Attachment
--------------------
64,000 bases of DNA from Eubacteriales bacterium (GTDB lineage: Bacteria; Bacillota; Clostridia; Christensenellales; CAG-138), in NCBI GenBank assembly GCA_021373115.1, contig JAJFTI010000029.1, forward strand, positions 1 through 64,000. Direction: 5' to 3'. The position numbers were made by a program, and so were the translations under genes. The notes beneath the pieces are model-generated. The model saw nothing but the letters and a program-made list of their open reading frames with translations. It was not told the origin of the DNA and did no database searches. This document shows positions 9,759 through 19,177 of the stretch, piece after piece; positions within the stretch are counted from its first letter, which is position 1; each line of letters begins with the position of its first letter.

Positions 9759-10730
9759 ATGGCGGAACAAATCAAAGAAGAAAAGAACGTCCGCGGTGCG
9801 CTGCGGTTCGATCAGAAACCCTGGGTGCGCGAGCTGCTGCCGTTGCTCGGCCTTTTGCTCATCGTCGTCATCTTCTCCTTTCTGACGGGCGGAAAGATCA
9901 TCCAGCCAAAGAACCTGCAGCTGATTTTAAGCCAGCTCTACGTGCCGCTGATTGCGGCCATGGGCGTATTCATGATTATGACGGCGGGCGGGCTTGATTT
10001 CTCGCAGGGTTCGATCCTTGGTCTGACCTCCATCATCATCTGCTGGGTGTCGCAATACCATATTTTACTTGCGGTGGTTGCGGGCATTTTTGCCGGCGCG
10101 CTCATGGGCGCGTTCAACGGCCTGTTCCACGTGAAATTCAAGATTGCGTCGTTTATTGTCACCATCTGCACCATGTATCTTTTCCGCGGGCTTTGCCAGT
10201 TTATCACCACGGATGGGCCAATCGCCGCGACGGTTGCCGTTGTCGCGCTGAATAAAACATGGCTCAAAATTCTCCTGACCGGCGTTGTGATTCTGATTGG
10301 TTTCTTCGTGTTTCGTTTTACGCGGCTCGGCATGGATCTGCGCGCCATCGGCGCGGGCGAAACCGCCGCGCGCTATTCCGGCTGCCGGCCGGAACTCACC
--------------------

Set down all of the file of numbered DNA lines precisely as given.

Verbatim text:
64,000 bases of DNA from Eubacteriales bacterium (GTDB lineage: Bacteria; Bacillota; Clostridia; Christensenellales; CAG-138), in NCBI GenBank assembly GCA_021373115.1, contig JAJFTI010000029.1, forward strand, positions 1 through 64,000. Direction: 5' to 3'. The position numbers were made by a program, and so were the translations under genes. The notes beneath the pieces are model-generated. The model saw nothing but the letters and a program-made list of their open reading frames with translations. It was not told the origin of the DNA and did no database searches. This document shows positions 9,759 through 19,177 of the stretch, piece after piece; positions within the stretch are counted from its first letter, which is position 1; each line of letters begins with the position of its first letter.

Positions 9759-10730
9759 ATGGCGGAACAAATCAAAGAAGAAAAGAACGTCCGCGGTGCG
9801 CTGCGGTTCGATCAGAAACCCTGGGTGCGCGAGCTGCTGCCGTTGCTCGGCCTTTTGCTCATCGTCGTCATCTTCTCCTTTCTGACGGGCGGAAAGATCA
9901 TCCAGCCAAAGAACCTGCAGCTGATTTTAAGCCAGCTCTACGTGCCGCTGATTGCGGCCATGGGCGTATTCATGATTATGACGGCGGGCGGGCTTGATTT
10001 CTCGCAGGGTTCGATCCTTGGTCTGACCTCCATCATCATCTGCTGGGTGTCGCAATACCATATTTTACTTGCGGTGGTTGCGGGCATTTTTGCCGGCGCG
10101 CTCATGGGCGCGTTCAACGGCCTGTTCCACGTGAAATTCAAGATTGCGTCGTTTATTGTCACCATCTGCACCATGTATCTTTTCCGCGGGCTTTGCCAGT
10201 TTATCACCACGGATGGGCCAATCGCCGCGACGGTTGCCGTTGTCGCGCTGAATAAAACATGGCTCAAAATTCTCCTGACCGGCGTTGTGATTCTGATTGG
10301 TTTCTTCGTGTTTCGTTTTACGCGGCTCGGCATGGATCTGCGCGCCATCGGCGCGGGCGAAACCGCCGCGCGCTATTCCGGCTGCCGGCCGGAACTCACC